Vikings vs Lions: The Good, The Bad & The Ugly
The first drive of the game for the Vikings went like this: run, pass, run, pass, run — touchdown. Going into the game, the Lions knew they had to do what the Packers could not the week before, stop Dalvin Cook. Even with stacking the box with eight players, they failed.
The first play was a handoff to Dalvin Cook. He gained 13 yards. The Lions must have thought, “uh oh.” And uh oh was right because that set up the tone for the rest of the game. The next play after that was a play-action pass to Kyle Rudolph for 22 yards. A few plays later, Cook would score. The Vikings would continue that formula to dominate the Lions and win their second game in a row.
Cooking with Ham:
It's so rare in football these days to see that Fullback/Runningback combo. CJ Ham saw a lot of action in this game, and rightfully so. His blocking, combined with Dalvin Cook’s patience running behind him, was lethal. Cook had another game with 200+ total yards with he found the end zone twice. But in order to be effective...
It All Starts on the Front Line:
If you have a great running back and a great blocking fullback, the skies the limit -- but it’s not going to be that effective if you don’t have great blocking. The offensive line had their second great game in a row.
Did You Punt Block Me?:
While the offensive line blocking has been great, the special teams blocking for punts has not been good (at least in this game). The Lions had two blocked punts and one from a guy the just came off the practice squad. I'm sure that the team will be working on that this week.
Going Injury Prone:
Injuries are still hurting the defense. While there might be many cringe-worthy moments, those will, hopefully, help make the cream rise to the top. It’s been trial by fire for these backups but they seem to be getting better.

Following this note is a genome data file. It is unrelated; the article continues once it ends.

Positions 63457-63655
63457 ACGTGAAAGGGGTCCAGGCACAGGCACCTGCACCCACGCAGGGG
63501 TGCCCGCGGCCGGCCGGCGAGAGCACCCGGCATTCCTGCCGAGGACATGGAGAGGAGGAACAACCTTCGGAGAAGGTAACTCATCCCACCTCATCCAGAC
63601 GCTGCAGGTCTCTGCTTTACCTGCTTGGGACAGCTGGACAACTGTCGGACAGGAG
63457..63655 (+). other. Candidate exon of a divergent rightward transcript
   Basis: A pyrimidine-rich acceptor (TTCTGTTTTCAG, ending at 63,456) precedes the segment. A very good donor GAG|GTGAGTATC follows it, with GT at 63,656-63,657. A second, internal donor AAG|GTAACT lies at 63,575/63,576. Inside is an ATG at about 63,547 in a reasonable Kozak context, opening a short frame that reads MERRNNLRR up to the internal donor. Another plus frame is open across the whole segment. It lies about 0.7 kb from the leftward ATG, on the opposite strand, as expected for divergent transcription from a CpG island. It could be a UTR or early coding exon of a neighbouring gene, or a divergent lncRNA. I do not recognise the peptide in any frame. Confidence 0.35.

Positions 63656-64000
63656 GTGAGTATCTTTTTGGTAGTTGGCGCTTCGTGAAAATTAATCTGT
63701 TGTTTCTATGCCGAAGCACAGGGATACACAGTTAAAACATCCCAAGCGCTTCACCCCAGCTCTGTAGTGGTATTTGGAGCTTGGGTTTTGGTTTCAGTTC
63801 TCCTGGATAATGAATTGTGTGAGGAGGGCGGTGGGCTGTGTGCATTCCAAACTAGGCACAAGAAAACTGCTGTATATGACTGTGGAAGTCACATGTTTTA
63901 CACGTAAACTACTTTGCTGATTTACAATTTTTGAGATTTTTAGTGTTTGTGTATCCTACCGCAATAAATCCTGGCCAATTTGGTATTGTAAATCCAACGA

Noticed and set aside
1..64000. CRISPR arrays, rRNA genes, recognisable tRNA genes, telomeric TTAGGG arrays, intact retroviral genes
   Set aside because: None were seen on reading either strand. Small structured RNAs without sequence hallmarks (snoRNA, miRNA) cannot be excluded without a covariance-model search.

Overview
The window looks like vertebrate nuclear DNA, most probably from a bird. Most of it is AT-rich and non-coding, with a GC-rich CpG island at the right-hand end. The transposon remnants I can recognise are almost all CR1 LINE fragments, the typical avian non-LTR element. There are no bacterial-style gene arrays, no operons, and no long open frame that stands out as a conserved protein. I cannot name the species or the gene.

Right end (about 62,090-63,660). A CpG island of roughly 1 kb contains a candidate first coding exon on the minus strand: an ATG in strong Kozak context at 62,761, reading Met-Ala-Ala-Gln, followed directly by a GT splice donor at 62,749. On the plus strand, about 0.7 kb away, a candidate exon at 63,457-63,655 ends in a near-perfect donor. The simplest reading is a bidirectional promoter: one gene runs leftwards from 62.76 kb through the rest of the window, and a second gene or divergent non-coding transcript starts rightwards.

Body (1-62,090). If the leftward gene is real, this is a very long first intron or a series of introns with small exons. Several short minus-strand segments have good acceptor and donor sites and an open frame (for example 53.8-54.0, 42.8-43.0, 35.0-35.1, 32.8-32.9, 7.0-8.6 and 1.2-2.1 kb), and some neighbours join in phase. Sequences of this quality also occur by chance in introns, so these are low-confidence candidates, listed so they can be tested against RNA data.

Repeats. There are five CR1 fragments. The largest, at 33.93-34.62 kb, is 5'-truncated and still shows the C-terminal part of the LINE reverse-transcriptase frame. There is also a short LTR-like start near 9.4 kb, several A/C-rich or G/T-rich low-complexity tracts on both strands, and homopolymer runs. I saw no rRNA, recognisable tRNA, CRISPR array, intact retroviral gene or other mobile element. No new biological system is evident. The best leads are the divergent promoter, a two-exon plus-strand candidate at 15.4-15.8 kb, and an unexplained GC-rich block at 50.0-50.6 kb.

It sounds weird, but some of this winning might end up hurting the team. There are two types of rebuilding. There is the "team completely sucks" rebuild project, which takes years. And then there’s "we have the core in place, we just need that key piece." That type of rebuilding usually involves a missing key piece, like a running back, wide receiver, linebacker, or quarterback.
For the most part, the Vikings have a good core. They have the running back, a couple of good linebackers, a good receiver (with a second that is looking to be the real deal).
The missing piece is a franchise quarterback. No matter what you think of Kirk Cousins, he is not it. Sure he’ll have some good games, but he doesn’t have a great arm, he doesn’t always make the best decisions, and is not very good in the pocket when he's under pressure.
The Vikings would basically have to win all but two of the remaining games. If not, they risk having an 8-8 or 7-9 record, missing the playoffs, and not having a high enough draft pick to get that major piece of the puzzle.
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